In a stretch that has seen the dominance of the pitcher, power hitters in the game of baseball have been diminishing steadily.
Whether it has to do with the cracking down on steroids or the better conditioning of pitchers, home run totals have steadily decreased over the past few seasons.
However, power hitters will still be a coveted entity at this year’s trade deadline.
Each contending team would love to add a big bopper if the price is right. Many sluggers are set to be free agents after this season, so they may be on the move.
Here are 10 power hitters that might be available at the deadline.
Note: Though he’s set to be a free agent, Albert Pujols likely won’t be dealt, as the St. Louis Cardinals will try desperately to negotiate a contract with their premier slugger.
Jack Cust has looked like a shell of his former self this season.
He’s hitting just .198 with no home runs.
Despite his lack of power this year, Cust has shown decent power over the last few seasons.
He’s an option for a team looking to add a left-handed power bat off the bench.
The Seattle Mariners may grow impatient with Cust, and a deal might be worked out sooner than later.
Magglio Ordonez is another player whose better days are behind him.
He’s hitting just .179 with one home run, and is starting to see his playing time slip.
A team willing to take a chance on Ordonez would hope he can regain his power stroke.
He’d likely come cheap at this point in his career, and would be a right-handed hitting power option off the bench for a contender.
When healthy, Derrek Lee has some serious pop.
He’s put together nine seasons of 20-plus home runs.
Lee has hit four home runs so far for the Baltimore Orioles, but has struggled with his average and driving in runs.
Lee may be an option for a team looking for infield depth and a right-handed power threat off the bench.
Since he doesn’t seem to factor into the Orioles long-term plans, Lee is certainly a candidate to be moved.
The Chicago Cubs brought in Carlos Pena as a one-year stopgap at first base. The idea is that the Cubs will then make a play for Albert Pujols this offseason.
Pena meanwhile was expected to put up big power numbers in Wrigley Field, but he hasn’t panned out so far.
He has three home runs, but is only hitting .198. Though he’s never been a guy who hits for a high average, his power numbers over the last few years have made him a serviceable player.
Pena is another left-handed power bat that could benefit a team down the stretch.
He may not be an option as a bench player because of his high strikeout totals, but he would be a good option for a team looking to fill a hole if an injury occurs.
Hideki Matsui is no youngster, but he still has a decent power stroke.
Matsui launched 140 home runs during his seven-year tenure with the New York Yankees.
He’s hit three home runs so far this year in not exactly the most hitter-friendly of ballparks in Oakland.
Matsui is 37 years old, so the Athletics wouldn’t mind netting some value in exchange for a player who likely will call somewhere else home next season.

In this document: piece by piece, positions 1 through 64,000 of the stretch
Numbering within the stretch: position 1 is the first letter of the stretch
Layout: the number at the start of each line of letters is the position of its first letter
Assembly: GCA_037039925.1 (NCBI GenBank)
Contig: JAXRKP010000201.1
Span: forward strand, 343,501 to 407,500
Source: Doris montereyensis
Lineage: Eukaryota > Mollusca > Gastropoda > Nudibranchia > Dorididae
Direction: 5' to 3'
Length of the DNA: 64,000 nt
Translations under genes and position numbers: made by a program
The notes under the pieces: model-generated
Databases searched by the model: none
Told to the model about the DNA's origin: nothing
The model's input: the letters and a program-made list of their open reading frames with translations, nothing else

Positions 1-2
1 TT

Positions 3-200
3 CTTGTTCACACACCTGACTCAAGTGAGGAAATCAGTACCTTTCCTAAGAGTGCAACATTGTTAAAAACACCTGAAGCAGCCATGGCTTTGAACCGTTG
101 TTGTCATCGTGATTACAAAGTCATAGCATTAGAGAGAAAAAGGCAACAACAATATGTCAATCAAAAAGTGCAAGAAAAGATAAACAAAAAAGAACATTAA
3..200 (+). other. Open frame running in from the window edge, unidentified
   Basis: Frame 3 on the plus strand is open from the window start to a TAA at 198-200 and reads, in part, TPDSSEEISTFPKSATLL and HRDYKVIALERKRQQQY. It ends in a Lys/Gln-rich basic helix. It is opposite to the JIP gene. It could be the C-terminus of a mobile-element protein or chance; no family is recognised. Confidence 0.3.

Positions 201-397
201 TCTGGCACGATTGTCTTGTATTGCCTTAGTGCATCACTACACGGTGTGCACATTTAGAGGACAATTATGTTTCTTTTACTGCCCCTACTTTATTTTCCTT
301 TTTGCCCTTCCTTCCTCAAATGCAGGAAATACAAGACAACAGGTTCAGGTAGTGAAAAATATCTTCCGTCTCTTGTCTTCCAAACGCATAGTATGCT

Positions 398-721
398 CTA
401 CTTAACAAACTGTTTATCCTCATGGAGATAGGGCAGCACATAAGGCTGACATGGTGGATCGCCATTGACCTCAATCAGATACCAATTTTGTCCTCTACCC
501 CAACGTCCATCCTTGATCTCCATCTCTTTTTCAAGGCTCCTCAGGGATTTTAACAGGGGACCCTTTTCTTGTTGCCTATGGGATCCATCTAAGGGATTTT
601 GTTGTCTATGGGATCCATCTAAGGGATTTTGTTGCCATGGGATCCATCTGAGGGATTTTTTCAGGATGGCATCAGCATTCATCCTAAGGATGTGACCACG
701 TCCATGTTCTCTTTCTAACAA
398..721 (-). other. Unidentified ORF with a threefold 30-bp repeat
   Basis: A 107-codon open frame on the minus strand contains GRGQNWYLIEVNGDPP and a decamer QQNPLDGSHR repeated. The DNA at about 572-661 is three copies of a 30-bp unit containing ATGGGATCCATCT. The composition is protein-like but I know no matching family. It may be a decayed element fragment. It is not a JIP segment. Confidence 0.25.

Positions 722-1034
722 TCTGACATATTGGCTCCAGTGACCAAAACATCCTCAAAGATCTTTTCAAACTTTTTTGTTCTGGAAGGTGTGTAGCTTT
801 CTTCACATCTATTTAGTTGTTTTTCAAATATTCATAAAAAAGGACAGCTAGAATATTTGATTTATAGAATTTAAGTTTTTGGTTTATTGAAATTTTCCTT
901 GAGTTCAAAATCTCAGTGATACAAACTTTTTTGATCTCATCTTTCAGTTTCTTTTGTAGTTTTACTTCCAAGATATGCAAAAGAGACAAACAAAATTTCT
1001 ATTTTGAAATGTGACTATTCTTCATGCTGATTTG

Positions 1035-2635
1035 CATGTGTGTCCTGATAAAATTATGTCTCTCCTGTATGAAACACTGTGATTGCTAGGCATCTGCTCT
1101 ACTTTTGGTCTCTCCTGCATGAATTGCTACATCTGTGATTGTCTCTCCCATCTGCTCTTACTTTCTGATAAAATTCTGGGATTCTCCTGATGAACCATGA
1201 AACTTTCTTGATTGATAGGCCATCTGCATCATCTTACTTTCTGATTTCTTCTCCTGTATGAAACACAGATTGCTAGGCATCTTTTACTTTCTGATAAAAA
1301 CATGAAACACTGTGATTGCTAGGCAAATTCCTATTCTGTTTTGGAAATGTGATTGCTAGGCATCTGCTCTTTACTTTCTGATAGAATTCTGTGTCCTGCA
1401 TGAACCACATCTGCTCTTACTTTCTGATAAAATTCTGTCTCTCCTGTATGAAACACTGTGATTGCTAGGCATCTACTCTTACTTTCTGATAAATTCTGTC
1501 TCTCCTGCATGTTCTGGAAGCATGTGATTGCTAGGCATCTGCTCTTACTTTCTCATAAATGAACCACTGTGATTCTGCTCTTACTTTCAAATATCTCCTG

He’s likely be best served as the left-handed option of a DH platoon.
When hitting right, Aramis Ramirez has one of the best power strokes of any third baseman in the game.
However, when he’s off his game, he looks lost at the plate.
The latter has been the case so far this year for Ramirez, as he’s only hit one home run in 32 games.
A change of scenery may benefit the 33-year-old slugger.
Though he plays solid defense, his power hitting potential may attract other teams the most.
Carlos Beltran has returned from injury with a bang, and is looking to improve upon his successful start.
He has jacked five home runs this year, and has just started playing every day after having his playing time monitored in the early going.
Beltran is a switch-hitter who has shown decent range in right field this season. He’s a prime candidate as a two-month rental player for a contender looking to add some pop to its lineup.
Beltran’s days as a New York Met appear to be numbered, especially if the Mets continue to struggle.
Lance Berkman has come out of the gate hotter than the horses from last Saturday’s Kentucky Derby.
He already has 10 home runs this season, which ties him with Ryan Braun of the Milwaukee Brewers for tops in the NL.
The Cardinals currently sit atop the NL Central, so they will likely attempt to ride out Berkman’s hot bat for as long as possible.
If St. Louis slips, however, other teams may come calling for Berkman, especially if he keeps up his torrid hitting.
Until the Cardinals show signs of slowing down, Berkman will be a fixture in the middle of the lineup.
When Vladimir Guerrero steps to the plate, fans and opposing players take cover.
If a pitch is thrown anywhere near the plate, Vlad will swing. Most of the time, he’ll hit a ball hard somewhere.
Many of these hard hit balls wind up over the fence for home runs.
Guerrero has four home runs on the season, and hasn’t shown signs of slowing down despite his age.
If the Orioles struggle this summer, they’ll look to receive some prospects in exchange for Vlad.
Guerrero can be a big time power option for a team looking to add a bona fide run producer to the lineup.
Prince Fielder is off to a good start this year, with seven home runs already.
Of the two slugging first basemen set to hit free agency, Fielder is a more likely candidate to be traded than Albert Pujols.
The Brewers may have trouble offering Fielder a contract upwards of $100 million, so they may be wise to deal him for another team’s top prospect before he signs elsewhere.
Fielder would be a huge pick-up—in more ways than one—for a contender down the stretch. If the team that trades for him can work out a long-term extension, that team may be more willing to deal highly-touted prospects.
Though Fielder has become a fan-favorite in Milwaukee, he likely won’t be a Brewer much longer.